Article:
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1301.0 - Year Book Australia, 2004  
Previous ISSUE Released at 11:30 AM (CANBERRA TIME) 27/02/2004   
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Contents >> Culture and recreation >> Employment and participation in cultural activities

Employment in cultural occupations

The five-yearly Census of Population and Housing provides information on the number and characteristics of people aged 15 years and over whose main job in the week prior to the census was in a cultural occupation. People who had unpaid involvement in cultural activities, or who worked part-time in cultural activities but had another job they regarded as their main job in the week prior to the census, would not be recorded in the census as being in cultural occupations.

The 2001 census found that 3.1% (259,909 persons) of employed persons in Australia worked in a cultural occupation, slightly higher than the 3.0% (229,330 persons) of employed persons at the time of the 1996 census. In 2001, 56.1% of all persons employed in cultural occupations as their main job were males and 43.9% were females. In 1996, the percentage of females employed in cultural occupations (42.8%) was slightly lower.

Table 12.21 shows the number and sex of people who were recorded as having a main job in selected cultural occupations in the 2001 Census of Population and Housing. The ten occupations shown are those in which the highest numbers of people were employed.

12.21 CULTURAL OCCUPATIONS WITH HIGHEST NUMBERS OF EMPLOYED PERSONS - 2001

Occupation
Males
Females
Persons

Printing tradesperson(a)
22,943
4,736
27,679
Graphic designer
11,545
9,599
21,144
Minister of religion
11,415
2,823
14,238
Architects and landscape architects(b)
10,064
3,037
13,101
Librarian
1,748
8,565
10,313
Music teacher (private)
2,569
5,876
8,445
Library assistant
1,174
7,224
8,398
Photographer
4,453
2,392
6,845
Instrumental musician
5,070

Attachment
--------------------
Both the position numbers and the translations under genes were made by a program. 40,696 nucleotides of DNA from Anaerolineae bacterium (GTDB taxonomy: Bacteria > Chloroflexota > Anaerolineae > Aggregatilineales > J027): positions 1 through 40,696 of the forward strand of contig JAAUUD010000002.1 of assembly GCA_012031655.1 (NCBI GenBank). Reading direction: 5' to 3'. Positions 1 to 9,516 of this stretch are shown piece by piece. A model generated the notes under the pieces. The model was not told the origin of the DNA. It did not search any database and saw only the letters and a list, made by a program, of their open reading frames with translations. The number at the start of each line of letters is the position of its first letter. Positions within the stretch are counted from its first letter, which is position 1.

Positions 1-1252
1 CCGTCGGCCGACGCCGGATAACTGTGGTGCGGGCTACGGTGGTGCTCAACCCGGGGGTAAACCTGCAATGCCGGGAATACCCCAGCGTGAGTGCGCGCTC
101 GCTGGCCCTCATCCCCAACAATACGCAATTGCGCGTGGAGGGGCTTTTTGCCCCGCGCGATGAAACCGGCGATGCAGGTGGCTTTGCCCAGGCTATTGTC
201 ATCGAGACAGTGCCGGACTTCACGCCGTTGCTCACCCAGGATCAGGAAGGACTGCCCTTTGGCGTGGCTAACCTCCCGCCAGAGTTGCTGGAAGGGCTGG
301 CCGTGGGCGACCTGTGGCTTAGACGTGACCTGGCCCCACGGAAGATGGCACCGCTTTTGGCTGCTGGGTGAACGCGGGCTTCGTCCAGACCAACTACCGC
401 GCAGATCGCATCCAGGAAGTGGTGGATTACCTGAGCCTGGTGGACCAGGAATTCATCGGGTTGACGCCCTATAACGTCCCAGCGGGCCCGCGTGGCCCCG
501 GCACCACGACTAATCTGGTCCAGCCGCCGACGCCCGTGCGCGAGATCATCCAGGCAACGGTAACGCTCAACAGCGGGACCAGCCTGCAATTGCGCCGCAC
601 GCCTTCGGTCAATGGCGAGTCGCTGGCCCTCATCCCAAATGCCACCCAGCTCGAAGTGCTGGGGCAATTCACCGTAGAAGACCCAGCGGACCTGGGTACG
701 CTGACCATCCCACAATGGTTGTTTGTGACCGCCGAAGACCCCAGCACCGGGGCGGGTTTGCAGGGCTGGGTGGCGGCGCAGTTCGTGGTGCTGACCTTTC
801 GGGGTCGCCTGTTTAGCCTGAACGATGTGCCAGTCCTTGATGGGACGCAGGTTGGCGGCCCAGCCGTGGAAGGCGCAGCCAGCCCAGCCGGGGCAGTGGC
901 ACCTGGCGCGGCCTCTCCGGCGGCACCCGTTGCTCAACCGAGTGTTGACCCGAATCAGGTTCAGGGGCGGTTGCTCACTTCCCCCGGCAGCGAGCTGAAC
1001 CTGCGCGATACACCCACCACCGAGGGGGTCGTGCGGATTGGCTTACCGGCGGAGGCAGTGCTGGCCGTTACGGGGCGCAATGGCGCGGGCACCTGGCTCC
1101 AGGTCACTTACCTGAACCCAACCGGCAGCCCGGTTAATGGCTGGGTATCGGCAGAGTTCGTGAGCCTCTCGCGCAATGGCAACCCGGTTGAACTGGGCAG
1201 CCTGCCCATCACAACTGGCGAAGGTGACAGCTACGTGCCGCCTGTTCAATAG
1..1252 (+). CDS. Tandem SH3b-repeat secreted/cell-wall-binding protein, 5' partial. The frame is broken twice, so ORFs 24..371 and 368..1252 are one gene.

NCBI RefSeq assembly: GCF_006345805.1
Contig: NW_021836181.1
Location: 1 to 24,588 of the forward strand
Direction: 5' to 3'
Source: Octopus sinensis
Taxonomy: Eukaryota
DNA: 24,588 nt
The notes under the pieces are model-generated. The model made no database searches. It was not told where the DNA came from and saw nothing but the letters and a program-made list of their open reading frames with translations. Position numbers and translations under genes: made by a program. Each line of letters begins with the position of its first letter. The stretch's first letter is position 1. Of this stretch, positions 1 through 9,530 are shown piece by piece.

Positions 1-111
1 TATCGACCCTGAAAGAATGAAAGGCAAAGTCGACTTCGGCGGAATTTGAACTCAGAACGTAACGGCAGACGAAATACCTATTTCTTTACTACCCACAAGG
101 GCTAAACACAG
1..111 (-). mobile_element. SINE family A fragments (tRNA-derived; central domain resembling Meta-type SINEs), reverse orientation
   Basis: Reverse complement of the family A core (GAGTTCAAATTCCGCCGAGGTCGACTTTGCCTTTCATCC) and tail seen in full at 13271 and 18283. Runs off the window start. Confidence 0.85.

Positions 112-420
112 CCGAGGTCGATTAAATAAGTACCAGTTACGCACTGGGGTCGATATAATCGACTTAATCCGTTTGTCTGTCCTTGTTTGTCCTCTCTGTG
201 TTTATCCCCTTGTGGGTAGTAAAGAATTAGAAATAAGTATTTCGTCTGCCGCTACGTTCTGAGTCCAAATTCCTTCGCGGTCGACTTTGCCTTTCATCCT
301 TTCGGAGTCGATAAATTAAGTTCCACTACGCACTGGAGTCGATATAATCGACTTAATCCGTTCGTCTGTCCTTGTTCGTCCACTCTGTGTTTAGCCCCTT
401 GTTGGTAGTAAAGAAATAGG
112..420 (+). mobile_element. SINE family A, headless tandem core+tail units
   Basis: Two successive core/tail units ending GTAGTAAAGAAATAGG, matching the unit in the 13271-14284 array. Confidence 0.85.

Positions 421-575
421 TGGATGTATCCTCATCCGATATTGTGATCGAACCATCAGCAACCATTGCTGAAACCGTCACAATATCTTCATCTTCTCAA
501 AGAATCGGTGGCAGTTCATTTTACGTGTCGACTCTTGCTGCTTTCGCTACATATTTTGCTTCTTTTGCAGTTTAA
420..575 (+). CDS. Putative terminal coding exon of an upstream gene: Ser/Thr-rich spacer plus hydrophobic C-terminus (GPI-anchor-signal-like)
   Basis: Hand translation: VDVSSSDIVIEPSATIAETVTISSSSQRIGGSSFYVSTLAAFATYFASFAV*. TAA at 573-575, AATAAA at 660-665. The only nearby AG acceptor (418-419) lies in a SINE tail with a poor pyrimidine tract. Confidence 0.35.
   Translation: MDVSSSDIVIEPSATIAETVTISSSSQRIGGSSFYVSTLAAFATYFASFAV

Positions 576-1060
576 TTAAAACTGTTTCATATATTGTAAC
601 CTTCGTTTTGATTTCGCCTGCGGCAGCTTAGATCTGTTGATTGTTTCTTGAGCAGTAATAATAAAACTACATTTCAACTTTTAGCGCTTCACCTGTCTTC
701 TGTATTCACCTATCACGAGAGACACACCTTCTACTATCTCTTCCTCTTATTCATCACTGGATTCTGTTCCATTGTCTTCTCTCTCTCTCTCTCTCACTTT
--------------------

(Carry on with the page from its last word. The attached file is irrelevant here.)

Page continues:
1,555
6,625
Architectural associate
5,223
1,188
6,411

(a) Comprises Printing tradespersons n.f.d., Graphic pre-press tradespersons, Printing machinists and small offset printers, Binders and finishers and Screen printers.
(b) Comprises Architects and landscape architects n.f.d., Architect and Landscape architect.
Source: Employment in Culture, Australia, 2001 (6273.0).

Indigenous Australians made up 1.0% (2,573) of all persons employed in cultural occupations at the time of the 2001 census. Table 12.22 shows the ten cultural occupations in which the highest numbers of Indigenous Australians were employed. Relatively high numbers of Indigenous Australians were employed in arts and crafts occupations, in particular as Painters (visual arts).

12.22 CULTURAL OCCUPATIONS IN WHICH HIGHEST NUMBERS OF INDIGENOUS AUSTRALIANS EMPLOYED - 2001

Occupation
Indigenous Australian persons

Visual arts and crafts professionals n.e.c.
342
Painter (visual arts)
221
Printing tradesperson(a)
211
Park ranger
154
Minister of religion
107
Artists and related professionals n.f.d.
106
Graphic designer
93
Library assistant
85
Dancer or choreographer
73
Radio presenter
71

(a) Comprises Printing tradespersons n.f.d., Graphic pre-press tradespersons, Printing machinists and small offset printers, Binders and finishers and Screen printers.
Source: Employment in Culture, Australia, 2001 (6273.0).

Involvement in culture and leisure activities

The most recent data about the involvement of persons aged 15 years and over in selected culture and leisure activities were collected in April 2001 as part of the ABS Work in Selected Culture and Leisure Activities Survey. During the 12 months prior to interview in April 2001, an estimated 2.5 million persons (16.8% of the Australian population aged 15 years and over) were involved in some form of paid or unpaid work relating to the culture and leisure activities covered in the survey. These figures exclude involvement solely for the respondent's own use or that of their family.

As table 12.23 shows, the Australian Capital Territory had the highest participation rate in culture and leisure activities (28.8%) for residents aged 15 years and over, and this was significantly higher than the Australian participation rate of 16.8%.

12.23 PERSONS INVOLVED IN CULTURE AND LEISURE ACTIVITIES - 2001

Some paid involvement(a)
Unpaid
involvement only
Total persons involved
Persons with no involvement
Total
persons
Participation
rate
’000
’000
’000
’000
’000
%

New South Wales
291.2
465.6
756.8
4,311.5
5,068.4
14.9
Victoria
222.2
416.6
638.8
3,141.7
3,780.5
16.9
Queensland
163.1
334.8
497.9
2,272.8
2,770.7
18.0
South Australia
74.7
140.9
215.6
965.6
1,181.2
18.3
Western Australia
91.3
157.1
248.4
1,220.8
1,469.2
16.9
Tasmania
20.1
45.8
65.9
297.8
363.7
18.1
Northern Territory(b)
8.8
11.4
20.2
90.7
110.9
18.2
Australian Capital Territory
28.5
39.3
67.8
167.9
235.7
28.8
Australia
900.0
1,611.5
2,511.5
12,468.7
14,980.2
16.8